Reviews | November 15, 2012 9:30

Review: The Alterman Gambit Guide - Black Gambits 2

The Alterman Gambit Guide - Black Gambits 2

After having enjoyed immensely reading the first volume in the Black Gambit series, I couldn’t wait for GM Boris Alterman’s repertoire book featuring the starting moves 1.e4 e5, covered in the second volume. His contagious style of writing, profound explanations and high-level analysis made me more curious about his view on variations which are part of my own repertoire as well.

By IM Robert Ris

However, by skimming The Alterman Gambit Guide - Black Gambits 2 very quickly I noticed that my own 1.e4 e5 repertoire doesn’t have many overlaps with the lines proposed by the Israeli GM. Whereas my own style is pretty solid – I prefer to avoid any opportunity entering unknown territory from sharp lines – Alterman’s recommendations seem to be quite the opposite, which is to be expected from a book about gambit play. Like in earlier works for publisher Quality Chess, it has been his aim to build up a clear repertoire based on quick development and activity, preparing the reader to sacrifice a pawn or two. In this volume Alterman goes a bit further and on various occasions he even invests more material for long-term compensation.

His work commences with the Marshall Attack, which indeed seems to be an obvious choice for black players dealing with the Ruy Lopez. After a short introduction of the initial moves, Alterman makes a first stop at the well-known starting point of this variation:

PGN string

At this point we must make an important decision. To begin with, I must acknowledge that 11...c6 is by far the most popular move, and the one that enjoys the best reputation amongst theoreticians. Black keeps the knight in the center, and prepares ...Bd6 and ...Qh4 in the near future. Unfortunately it comes pre-packaged with a truly mind-boggling amount of theory, including numerous forces drawing lines and pawn-down endgames in which Black can hold a draw but has little chance to play for a win. For this reason I decided it would be more interesting to focus on two less popular lines. Both of them contain a good deal of venom and are likely to come as a surprise to many opponents. Games 1-4 will focus on 11...Nf6?!, the move chosen by Marshall himself against Capablanca in a game that we will soon see.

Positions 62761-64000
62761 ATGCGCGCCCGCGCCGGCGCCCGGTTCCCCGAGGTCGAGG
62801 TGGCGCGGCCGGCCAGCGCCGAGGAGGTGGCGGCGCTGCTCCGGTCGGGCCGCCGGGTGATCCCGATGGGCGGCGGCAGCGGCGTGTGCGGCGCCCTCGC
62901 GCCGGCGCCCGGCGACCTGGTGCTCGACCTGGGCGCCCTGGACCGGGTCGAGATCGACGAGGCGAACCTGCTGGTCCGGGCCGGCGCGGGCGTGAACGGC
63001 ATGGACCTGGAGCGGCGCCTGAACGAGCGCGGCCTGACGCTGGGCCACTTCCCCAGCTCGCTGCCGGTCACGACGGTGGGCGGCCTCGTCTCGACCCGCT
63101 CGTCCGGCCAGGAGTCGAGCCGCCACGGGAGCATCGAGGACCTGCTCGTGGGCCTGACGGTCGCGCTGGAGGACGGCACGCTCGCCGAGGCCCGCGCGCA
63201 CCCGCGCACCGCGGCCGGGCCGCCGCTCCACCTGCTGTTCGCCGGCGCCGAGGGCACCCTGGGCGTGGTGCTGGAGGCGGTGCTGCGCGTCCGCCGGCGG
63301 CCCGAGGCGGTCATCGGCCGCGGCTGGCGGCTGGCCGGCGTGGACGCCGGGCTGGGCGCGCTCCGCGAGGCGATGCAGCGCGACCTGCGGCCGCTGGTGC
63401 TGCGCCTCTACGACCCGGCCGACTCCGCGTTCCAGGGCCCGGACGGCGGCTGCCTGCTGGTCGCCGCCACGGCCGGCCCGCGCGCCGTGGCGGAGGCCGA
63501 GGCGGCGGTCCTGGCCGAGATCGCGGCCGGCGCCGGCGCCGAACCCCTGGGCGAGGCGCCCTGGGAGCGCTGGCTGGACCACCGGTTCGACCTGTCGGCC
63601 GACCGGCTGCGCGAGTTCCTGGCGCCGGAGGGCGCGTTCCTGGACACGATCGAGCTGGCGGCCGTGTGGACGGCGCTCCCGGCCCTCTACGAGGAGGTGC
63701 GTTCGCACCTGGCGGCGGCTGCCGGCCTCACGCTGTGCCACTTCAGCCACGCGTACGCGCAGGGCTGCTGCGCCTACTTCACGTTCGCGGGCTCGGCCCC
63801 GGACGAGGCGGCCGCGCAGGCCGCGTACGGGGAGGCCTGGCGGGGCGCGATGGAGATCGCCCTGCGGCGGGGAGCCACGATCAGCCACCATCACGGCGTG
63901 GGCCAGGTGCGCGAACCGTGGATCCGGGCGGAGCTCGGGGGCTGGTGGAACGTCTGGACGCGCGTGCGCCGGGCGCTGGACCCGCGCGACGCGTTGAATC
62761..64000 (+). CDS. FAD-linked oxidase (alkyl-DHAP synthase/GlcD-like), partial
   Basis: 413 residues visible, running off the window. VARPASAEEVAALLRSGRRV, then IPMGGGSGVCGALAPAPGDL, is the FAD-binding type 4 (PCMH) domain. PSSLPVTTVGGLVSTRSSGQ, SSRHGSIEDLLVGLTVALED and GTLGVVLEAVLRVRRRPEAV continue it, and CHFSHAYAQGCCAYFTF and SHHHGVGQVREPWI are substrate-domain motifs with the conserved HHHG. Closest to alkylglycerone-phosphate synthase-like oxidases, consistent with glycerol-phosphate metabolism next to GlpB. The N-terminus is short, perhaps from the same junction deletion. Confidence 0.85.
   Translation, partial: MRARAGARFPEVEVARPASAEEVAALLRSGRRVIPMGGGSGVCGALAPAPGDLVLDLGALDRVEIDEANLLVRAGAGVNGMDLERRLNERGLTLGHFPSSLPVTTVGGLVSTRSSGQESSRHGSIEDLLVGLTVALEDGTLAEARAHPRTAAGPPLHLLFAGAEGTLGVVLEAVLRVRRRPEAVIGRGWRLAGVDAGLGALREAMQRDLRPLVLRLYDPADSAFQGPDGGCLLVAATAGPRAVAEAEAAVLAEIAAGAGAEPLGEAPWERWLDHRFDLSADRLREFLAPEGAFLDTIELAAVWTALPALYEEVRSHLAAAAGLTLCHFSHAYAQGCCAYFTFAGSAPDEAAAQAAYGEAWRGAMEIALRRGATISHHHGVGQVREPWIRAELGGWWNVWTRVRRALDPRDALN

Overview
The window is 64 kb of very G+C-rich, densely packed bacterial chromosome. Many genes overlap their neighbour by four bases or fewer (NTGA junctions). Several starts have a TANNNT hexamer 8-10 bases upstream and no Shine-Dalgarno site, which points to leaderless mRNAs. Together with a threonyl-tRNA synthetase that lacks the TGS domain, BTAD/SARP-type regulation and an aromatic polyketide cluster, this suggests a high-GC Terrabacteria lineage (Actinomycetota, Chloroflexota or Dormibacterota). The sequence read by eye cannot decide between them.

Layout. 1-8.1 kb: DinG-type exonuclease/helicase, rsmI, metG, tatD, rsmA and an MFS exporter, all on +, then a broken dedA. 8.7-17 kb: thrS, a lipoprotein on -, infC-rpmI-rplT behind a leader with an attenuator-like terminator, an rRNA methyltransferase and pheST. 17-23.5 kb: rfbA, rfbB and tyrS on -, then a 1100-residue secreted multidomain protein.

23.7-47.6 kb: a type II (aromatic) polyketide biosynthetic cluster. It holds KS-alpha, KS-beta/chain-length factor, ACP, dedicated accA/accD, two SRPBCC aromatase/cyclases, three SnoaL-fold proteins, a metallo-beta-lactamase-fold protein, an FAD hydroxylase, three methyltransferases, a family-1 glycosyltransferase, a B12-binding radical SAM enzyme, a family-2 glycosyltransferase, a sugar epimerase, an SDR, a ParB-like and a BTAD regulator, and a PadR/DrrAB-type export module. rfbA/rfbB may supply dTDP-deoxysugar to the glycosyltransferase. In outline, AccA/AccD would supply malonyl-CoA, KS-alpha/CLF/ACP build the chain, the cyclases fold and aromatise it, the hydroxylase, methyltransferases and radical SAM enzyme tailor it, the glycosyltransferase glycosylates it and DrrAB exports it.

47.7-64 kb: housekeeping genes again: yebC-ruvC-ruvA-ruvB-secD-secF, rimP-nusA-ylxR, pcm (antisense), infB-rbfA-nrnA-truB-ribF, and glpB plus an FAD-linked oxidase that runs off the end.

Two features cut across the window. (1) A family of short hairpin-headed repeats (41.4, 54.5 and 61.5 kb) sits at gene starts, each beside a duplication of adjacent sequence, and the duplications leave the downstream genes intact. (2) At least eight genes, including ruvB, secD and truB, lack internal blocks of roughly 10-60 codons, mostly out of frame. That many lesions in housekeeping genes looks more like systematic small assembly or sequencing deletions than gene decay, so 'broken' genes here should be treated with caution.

One of the primary aims of my Gambit Guide is to help the reader improve his arsenal of tactical and attacking motifs. The 11...Nf6 line has these in abundance, and for this reason alone it was worth including it in the book. Despite its allure, I must make it clear that the 11...Nf6 variation is not entirely sound, and if White plays accurately then he should be able to obtain a clear advantage. Nevertheless I found some improvements for Black in certain variations that were previously considered unfavorable for him. Overall I would consider Black's system a dangerous practical weapon, especially against unsuspecting opponents. Forgetting about beautiful attacks and sacrificial combinations for a moment, we must also keep the theoretical soundness in mind.
 
For this reason I have covered the slightly unusual but still respectable 11...Bb7 in games 5 and 6. This move leads to a noticeably different type of game in which Black strives for positional compensation in the center and on the
queenside. Black's chances of scoring a quick checkmate are diminished, but he has good chances to maintain the balance even when White plays strongly. After reading through the chapter the reader will be able to select whichever option he finds more appealing to use in his own games.

Although his observations are pretty honest and factually correct, I believe many people will raise their eyebrows with his last sentence. After reading 46 pages not everyone would still like to make a decision which line best suits his own style of play, especially taking into account that the third and most reliable option 11…c6 has been omitted. Alterman has a good point of not incorporating the mass of inconceivable variations, but once you are pretending to provide the reader with a sound gambit concept it seems more appropriate to me to include the main line as well, which has at least as many tactical and attacking motifs as 11…Nf6?!.

The same point of criticism can be made about his suggestion to meet the Two Knight’s Game (1.e4 e5 2.Nf3 Nc6 3.Bc4 Nf6 4.Ng5) with the Traxler Counterattack (4...Bc5), which doesn’t have a great reputation at the highest level. Instead, with 4…d5 Black has a reliable possibility at his disposal which has been tested frequently by various top players. Alterman, however, seems to believe in the practical value of his recommendations, putting faith in the fact many white players rather focus on the main lines, while neglecting the tricky side-lines. His approach is worth considering, and players who are looking for some real excitement are in good hands with this renowned author. The following example must be a great source of inspiration for those who are intending to include this razor sharp opening into their repertoire: